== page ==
News from the World of Medicine: Beating Insomnia, A Cure for 'Mean World Syndrome', a Type-2 Diabetes breakthrough and more

The latest in medical research and health news you need to know  

Samantha Rideout Published Apr 12, 2024 14:48:23 IST
News from the World of Medicine: Beating Insomnia, A Cure for 'Mean World Syndrome', a Type-2 Diabetes breakthrough and more freepik

Could Dentures Cause Pneumonia?

When scientists in the United Kingdom swabbed dentures from seniors with and without bacterial pneumonia, they expected to find differences. But they were surprised by how much pneumonia-associated bacteria they found on the dentures of the people with infections: 20 times more than the control group. It’s possible that dentures provide a susceptible surface for these microbes to colonize; from there, it would be easy to inhale them into the lungs. The results are a reminder to clean dentures regularly and thoroughly.

Drugs for Preventing Breast Cancer’s Return

Nearly 70 per cent of breast cancers are HR+/HER2-, a type that often responds well to standard treatments such as surgery and radiation followed by hormonal therapy. However, in about one third of patients whose tumours were found at stage II, the cancer will eventually come back; the same goes for around half of those whose tumours were at stage III. Two medications that treat stage-IV breast cancer have recently been shown to reduce the recurrence rate for earlier-stage tumours when they’re taken with hormonal therapy. The first drug, Verzenio, lowered recurrence by 35 per cent in patients who were considered at high risk for reasons such as the tumour’s size. The second, Kisqali, lowered recurrence by 25 percent, but in a broader group of patients and with fewer side effects. Neither option is appropriate for every case, but you could ask your medical team if they’re suitable for you. 

Social Connection Tempers Pain

Living with chronic pain is extremely difficult, and certain psychological variables can either amplify it or take the edge off it. One of these factors is feeling connected to others, concludes a California study published last spring in the journal Emotion. Social connectedness—not the number of people you know but rather how close you feel to them—makes the pain seem less intense, probably because it reduces anxiety. The researchers also found that when there’s not much social support available, a weighted blanket could help to compensate, perhaps because it provides a sensation like being held and protected.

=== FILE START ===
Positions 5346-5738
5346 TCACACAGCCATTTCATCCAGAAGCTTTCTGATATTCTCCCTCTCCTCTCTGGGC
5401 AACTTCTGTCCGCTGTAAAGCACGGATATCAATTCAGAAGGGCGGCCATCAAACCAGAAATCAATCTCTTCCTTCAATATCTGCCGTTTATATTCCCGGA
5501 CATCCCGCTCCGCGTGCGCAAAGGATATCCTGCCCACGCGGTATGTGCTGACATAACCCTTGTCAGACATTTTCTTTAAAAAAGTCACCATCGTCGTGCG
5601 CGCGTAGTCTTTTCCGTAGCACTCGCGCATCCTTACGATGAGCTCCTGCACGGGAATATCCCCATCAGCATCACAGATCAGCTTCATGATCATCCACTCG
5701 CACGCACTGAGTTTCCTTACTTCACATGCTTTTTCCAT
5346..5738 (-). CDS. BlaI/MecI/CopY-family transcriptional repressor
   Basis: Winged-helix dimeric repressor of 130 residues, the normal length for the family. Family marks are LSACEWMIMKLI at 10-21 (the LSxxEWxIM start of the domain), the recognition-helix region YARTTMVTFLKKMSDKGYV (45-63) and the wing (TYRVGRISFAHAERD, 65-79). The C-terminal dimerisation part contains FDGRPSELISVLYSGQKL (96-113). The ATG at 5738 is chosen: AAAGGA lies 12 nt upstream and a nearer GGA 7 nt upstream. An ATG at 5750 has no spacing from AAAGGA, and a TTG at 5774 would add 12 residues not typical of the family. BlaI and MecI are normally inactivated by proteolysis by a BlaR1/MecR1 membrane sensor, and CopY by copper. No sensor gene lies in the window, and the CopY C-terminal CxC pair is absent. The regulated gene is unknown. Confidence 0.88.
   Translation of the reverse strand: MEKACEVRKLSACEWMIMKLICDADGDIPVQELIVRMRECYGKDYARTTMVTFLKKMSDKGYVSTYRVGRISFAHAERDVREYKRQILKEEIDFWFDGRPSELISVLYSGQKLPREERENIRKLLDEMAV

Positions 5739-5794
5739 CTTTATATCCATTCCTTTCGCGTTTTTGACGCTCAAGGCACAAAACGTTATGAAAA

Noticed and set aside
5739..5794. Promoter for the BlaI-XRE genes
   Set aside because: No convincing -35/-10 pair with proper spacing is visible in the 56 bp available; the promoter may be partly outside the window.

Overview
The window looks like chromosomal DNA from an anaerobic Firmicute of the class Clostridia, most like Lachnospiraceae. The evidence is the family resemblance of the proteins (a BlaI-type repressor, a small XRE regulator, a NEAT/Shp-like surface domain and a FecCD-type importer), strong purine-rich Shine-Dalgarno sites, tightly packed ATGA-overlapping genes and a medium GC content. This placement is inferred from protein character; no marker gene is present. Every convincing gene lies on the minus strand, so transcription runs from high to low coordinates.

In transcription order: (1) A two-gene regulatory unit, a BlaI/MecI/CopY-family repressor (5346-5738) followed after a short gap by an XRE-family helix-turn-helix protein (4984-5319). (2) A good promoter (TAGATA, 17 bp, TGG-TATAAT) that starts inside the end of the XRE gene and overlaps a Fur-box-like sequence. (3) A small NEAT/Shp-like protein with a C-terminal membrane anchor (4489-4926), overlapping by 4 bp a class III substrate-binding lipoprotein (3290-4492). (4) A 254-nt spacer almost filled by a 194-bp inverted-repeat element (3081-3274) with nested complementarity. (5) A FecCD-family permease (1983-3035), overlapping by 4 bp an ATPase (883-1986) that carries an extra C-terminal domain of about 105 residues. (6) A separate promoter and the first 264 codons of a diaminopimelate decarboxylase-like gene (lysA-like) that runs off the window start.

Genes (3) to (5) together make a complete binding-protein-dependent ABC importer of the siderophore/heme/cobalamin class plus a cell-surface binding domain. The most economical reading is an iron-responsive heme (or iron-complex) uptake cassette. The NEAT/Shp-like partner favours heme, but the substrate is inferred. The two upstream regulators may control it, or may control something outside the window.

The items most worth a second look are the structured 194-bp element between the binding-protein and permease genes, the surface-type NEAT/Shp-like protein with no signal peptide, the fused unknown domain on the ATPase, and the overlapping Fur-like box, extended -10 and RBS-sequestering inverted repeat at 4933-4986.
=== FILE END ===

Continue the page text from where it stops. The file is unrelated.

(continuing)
What One Hour Away from Your Phone Can Do

More than 3.5 billion people worldwide spend an average of three hours a day glued to their smartphones—on social media, text­ing, checking emails. According to a German study, there’s good reason to cut down. Researchers found that people who lowered their usage by one hour every day were happier, spent more time being physically active, were less depressed and reduced anxiety symptoms by more than 30 per cent. Cutting back was more ­effective than total digital detox: People who had spent one hour less per day on smartphones during the one-week intervention were more likely to successfully change their habits over the long term than abstainers who had put their smartphones away entirely for a week. —By Mark Witten

The Seasonality of Sleep

If you feel like you need more sleep at this time of the year, you could be right. A recent German study of people with sleep disorders suggests that even in urban settings with lots of artificial light, winter’s shorter days make a difference to circadian rhythms. On average, the 188 participants slept for an hour longer in January than in June, and had 30 minutes more REM sleep in winter months compared to spring. (REM is an essential stage of sleep during which dreams occur.) Unfortunately, most people aren’t given the option to adjust the start of the workday or school day to match seasonal patterns. However, they could try going to bed earlier in the darker months.